Uber metrics: helpful benchmarks for Uber product manager interviews

Uber metrics: helpful benchmarks for Uber product manager interviews

If you're interviewing for product management roles at Uber, a key step in your preparation should be understanding the core trends in their business.

To help, we've assembled an Uber data pack, sourced from financial leaks to the WSJ, Uber's own press releases and announcements and industry coverage. NOTE: The numbers below are estimates, built off of the best publicly available information coupled with our extrapolation.

Why does knowing the Uber metrics help in PM interviews?

No one is going to ask you a direct question about a metric (e.g., "What was Uber's net revenue in 2018?").

However, it's very likely that certain interview questions will require familiarity with the nature of Uber's operations and scale.

For example, consider the following potential Uber PM interview questions:

  1. How many rides do you estimate Uber does in Asia per day?
  2. How would you design a lost item retrieval system for Uber riders?
  3. How could Uber grow net revenue per ride by 10%?

In each of the aforementioned interview questions, understanding key Uber metrics helps tremendously.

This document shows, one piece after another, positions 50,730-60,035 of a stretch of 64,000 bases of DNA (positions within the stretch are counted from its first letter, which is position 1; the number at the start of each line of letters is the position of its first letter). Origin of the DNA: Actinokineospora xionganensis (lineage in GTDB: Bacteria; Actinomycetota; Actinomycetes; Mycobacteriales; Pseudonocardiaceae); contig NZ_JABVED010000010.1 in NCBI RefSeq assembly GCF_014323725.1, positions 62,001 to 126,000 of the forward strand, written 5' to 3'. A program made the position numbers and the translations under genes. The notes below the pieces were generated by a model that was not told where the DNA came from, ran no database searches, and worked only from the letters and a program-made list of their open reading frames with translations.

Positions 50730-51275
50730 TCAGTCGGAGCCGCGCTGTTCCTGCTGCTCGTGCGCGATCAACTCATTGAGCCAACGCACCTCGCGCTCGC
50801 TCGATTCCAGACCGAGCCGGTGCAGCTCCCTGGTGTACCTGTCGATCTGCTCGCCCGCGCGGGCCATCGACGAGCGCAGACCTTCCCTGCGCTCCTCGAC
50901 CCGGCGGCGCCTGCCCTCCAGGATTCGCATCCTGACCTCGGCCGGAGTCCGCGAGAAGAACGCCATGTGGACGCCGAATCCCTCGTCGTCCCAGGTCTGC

For example, if you didn't know that Uber was doing roughly 20M rides daily, it would be. tough to sanity check an estimate of daily rides in Asia! Similarly, if you didn't know Uber netted ~$2 in revenue per ride, you'd have no context to understand whether a 10% increase meant driving a $0.20 or a $2.00 per ride increase.

Timeline of Uber's major product launches and regional expansion

First, let's start by setting context and reviewing how Uber has grown over the past decade.

In terms of product launches, one key thing jumps out: the first five years were almost exclusively focused on launching and scaling the original Uber service (what's now called Uber Black), with the 2nd key launch of Uber X coming only at the tail end of this period.

On the regional expansion front, the picture is inverted. Uber expanded aggressively in the early years, going from US only in it's first year live to operating in North America, Europe, Asia and India just three years later.

Estimated Uber gross bookings and net revenues

Let's start by looking at Uber's top live bookings and revenue growth.

Gross bookings represents the total dollar value that Uber charged its customers (e.g., sum up all the ride bills). Net revenue is Uber's final cut of that after the partner's share (the driver) is removed, along with promotions, incentives and refunds.

Uber bookings and revenue take aways:

  • Uber's booking and revenue growth is impressive. They've gone from booking roughly $1B per quarter in Q4 2014 to $13B+ - that's a staggering 13X in 4 years!
  • Uber's revenue growth is keeping pace - meaning the company hasn't given away an increasing percentage of bookings to fuel that growth.
  • Putting revenue growth in perspective, Uber's 2018 revenue of ~$10B, is about 1/5 the size of Facebook 2018 revenues.

Estimated Uber rides per day

Next, let's look at Uber's core offering: rides.

This gives us a sense of consumer demand for Uber's core product and, importantly, their ability to fulfill that demand successfully.